KLM Royal Dutch Airlines was founded in 1919. KLM is the oldest airline in the world, still operating under its original name. The airline today celebrates its 100th birthday. Join us in looking back at the monumental events that took place during a century KLM.

Key Milestones for KLM

7th October 1919 – Establishment


Founded on the 7th October 1919, KLM (or the Royal Dutch Airlines) was established by eight Dutch businessmen and was first managed by a young aviator lieutenant named Albert Plesman.

17th May 1920 – First Flight


The first flight took off 7 months after KLM’s establishment. Operated by a leased DeHavilland DH-16, the first flight was from London to Schiphol; carrying two journalists, a letter from the Mayor of London and a stack of newspapers.

1st October 1924 – First Intercontinental Test Flight


The first intercontinental flight from Amsterdam to Batavia (now Jakarta in Indonesia) was operated by a small, single-engine Fokker F.VII. With 3 men on-board, it flew 127 hours over 55 days to reach its final destination. According to scmp, it was later dismantled and sent back to Netherlands by sea.

25th September 1930 – Regular Flight between Amsterdam and Batavia (now Jakarta) Commenced.


Initially only one flight per week was operated; this later gradually increased to three flights per week, back then this was the longest line connection in the world until World War II. Each way took five and half days to complete.

1935 – Introduction of Cabin Crew


The first batch of cabin crew were all male. After World War II, a group of ladies joined. Initially the cabin crew were “on board engineers” apart from their technical duties, passenger care was also included in their responsibilities.

21st May 1946 – Start of Service Between Amsterdam and New York


Operated by a Douglas DC-4, KLM was the first airline to connect mainland Europe and America. This was also the first KLM service to the west.

1st April 1958 – Introduction of Economy Class


Although it was a cabin class lower than the Tourist Class, the service level was kept as high as possible; the introduction of Economy Class made travel more affordable. KLM saw a 27% jump in passenger numbers in three months, following the introduction of Economy Class.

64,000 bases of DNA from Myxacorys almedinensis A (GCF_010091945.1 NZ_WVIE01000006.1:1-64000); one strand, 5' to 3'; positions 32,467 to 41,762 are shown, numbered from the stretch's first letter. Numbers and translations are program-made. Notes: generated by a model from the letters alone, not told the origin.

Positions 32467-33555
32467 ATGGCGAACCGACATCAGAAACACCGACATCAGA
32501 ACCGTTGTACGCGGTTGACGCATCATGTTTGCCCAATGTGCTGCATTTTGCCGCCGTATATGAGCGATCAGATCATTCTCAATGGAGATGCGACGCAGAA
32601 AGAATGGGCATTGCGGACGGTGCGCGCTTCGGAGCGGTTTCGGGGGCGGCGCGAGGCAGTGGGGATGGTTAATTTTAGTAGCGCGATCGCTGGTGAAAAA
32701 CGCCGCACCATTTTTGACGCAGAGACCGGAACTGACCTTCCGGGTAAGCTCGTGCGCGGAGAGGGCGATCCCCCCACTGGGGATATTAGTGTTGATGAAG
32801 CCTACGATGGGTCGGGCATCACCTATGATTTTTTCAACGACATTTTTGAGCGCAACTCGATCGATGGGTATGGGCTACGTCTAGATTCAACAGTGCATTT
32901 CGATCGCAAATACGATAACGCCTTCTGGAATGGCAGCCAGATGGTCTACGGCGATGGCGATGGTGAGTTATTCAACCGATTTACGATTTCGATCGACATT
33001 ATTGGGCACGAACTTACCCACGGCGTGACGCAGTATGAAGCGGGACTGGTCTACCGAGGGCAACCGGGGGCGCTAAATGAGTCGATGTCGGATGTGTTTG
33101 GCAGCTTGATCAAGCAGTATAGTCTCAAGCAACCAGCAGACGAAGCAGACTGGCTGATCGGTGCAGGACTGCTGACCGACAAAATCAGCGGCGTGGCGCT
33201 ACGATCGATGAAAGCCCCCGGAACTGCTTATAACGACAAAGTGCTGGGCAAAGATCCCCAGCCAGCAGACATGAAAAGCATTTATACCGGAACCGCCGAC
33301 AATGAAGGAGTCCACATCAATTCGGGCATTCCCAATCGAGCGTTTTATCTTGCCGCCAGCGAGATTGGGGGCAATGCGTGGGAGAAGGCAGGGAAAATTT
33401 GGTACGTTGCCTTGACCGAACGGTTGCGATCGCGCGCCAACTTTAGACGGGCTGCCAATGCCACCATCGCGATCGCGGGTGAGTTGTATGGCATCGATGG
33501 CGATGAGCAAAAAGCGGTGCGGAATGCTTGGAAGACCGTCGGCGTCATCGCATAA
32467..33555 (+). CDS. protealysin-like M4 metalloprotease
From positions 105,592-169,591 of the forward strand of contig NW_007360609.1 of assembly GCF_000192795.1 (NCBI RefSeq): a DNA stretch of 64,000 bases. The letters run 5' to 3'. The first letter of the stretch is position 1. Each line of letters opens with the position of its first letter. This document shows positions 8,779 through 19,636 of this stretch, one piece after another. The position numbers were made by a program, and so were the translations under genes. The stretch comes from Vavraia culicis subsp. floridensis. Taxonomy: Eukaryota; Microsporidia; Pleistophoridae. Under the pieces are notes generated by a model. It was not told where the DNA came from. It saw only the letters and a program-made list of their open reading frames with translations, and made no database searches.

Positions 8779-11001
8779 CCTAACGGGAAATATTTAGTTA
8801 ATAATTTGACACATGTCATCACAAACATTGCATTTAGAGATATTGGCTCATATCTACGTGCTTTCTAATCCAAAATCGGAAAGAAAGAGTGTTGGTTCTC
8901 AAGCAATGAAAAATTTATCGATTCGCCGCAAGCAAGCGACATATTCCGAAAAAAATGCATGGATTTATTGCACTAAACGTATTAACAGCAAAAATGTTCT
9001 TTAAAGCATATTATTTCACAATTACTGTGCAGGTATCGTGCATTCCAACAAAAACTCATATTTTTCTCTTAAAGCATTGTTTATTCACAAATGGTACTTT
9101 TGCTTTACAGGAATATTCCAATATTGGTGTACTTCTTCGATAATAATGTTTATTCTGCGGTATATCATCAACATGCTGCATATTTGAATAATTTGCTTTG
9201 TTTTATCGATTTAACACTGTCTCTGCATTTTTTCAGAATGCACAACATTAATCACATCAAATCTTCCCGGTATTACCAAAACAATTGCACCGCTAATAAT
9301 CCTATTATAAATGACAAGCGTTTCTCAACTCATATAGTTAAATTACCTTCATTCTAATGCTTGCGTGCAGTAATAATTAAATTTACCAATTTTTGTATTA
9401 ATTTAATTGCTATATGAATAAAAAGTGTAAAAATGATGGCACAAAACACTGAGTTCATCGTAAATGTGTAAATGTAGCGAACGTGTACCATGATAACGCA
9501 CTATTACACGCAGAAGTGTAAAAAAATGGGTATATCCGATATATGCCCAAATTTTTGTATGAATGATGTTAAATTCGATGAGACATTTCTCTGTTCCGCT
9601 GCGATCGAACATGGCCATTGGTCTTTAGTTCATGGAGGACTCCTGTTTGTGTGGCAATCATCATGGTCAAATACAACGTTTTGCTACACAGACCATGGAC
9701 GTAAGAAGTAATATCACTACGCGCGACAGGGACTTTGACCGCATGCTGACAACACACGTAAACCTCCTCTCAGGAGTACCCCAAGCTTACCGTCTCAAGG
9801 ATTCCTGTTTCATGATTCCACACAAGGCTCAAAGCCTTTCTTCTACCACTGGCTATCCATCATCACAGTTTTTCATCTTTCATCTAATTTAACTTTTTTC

1st November 1958 – Via the North Pole, From Amsterdam to Tokyo


Initially launched in December 1951, the Amsterdam – Tokyo flight flew via the North Pole from November 1958 onward. The crew had to be specially trained for this flight. There were extra provisions on-board, such as polar suits.

25th March 1960 – The Start of the Jet Engine Era


The Douglas DC-8, a 4 jet engine aircraft, made its first landing at Schiphol on 25th March 1960. From then on, flights no longer took days. This aircraft would cut flying time to New York in half.

28th April 1967 – Schiphol Centre, the Homebase Airport for KLM


Schiphol was designated as the homebase, it was further developed so that aircraft could land in strong winds and from all directions.

31st January 1971- First Boeing 747 landed in Schiphol


This B747-206B marked the beginning of KLM’s ‘widebody’ era. On the 14th February 1971, this B747 made her first commercial flight to New York.

27th March 1977 – Tenerife Accident


On this day, a Pam Am B747 and KLM B747 collided in Tenerife airport, causing 583 fatalities. No one survived from the KLM flight, whilst there were 61 survivors from the Pan Am aircraft.

1979 – Introduction of Business Class


This Business Class Service was first introduced in 1979, designated for business travellers. It first started out on the North America routes.

1991 – Beginning of KLM Cityhopper and Loyalty Program


Serving the regional routes, KLM Cityhopper was formed as a result of a merger between NLM Cityhopper and Netherlines in April 1991. Later in December 1991, KLM introduced its first loyalty program; named the “Flying Dutchman” this would later be renamed to “Flying Blue” in 2005.

29th June 1996 – First KLM Flight to Beijing


More than 10 years after China adopted their Open Door Policy, KLM marked its first flight to Beijing on the 29th June 1996. This was the first Chinese destination that KLM flew into.

5th May 2004 – Foundation of Air France-KLM


On this date, both airlines formally formed Air France-KLM. This merger resulted in the largest airline group at the time. It was reported to have led to an annual saving of between €400 million and €500 million. Air France – KLM later formed their combined loyalty programme “Flying Blue” on June 6th 2005.

September 2004 – Joining of Skyteam


KLM formally joined Skyteam on this date. This is an international alliance of airlines made up of 29 airline members.

2nd June 2008 – Last Paper Ticket Issued


From then on, all KLM tickets went digital. This not only saved on paper but also vastly improved efficiency.

14th November 2015KLM Received Their First Boeing 787-9 Dreamliner


A revolutionary aircraft aimed to compete with Airbus A330 and A350, the light weight material and efficient engines could help KLM save up to 30% on fuel.

The Future

Flying V – KLM’s Sustainable Future

The Flying V

KLM and TU Delft are working together on a new aircraft, the Flying V; a very energy efficient aircraft designed for long distances. This aircraft design, where the passenger cabin, cargo deck and fuel tanks are integrated into the wing, uses 20% less fuel than the Airbus A350, one of the most modern aircraft of today, due to a better aerodynamic shape and lower weight.

The global airline industry is accountable for approximately 2.5% of all CO2 emissions. KLM announced that it would be investing in constructing a new plant for sustainable aviation fuel (SAF). The SAF production facility will be built in Delfzijl and is expected to be operational by 2022.

Sources: Business Traveller, KLM, SCMP, EAEC, Wikipedia, Ebay

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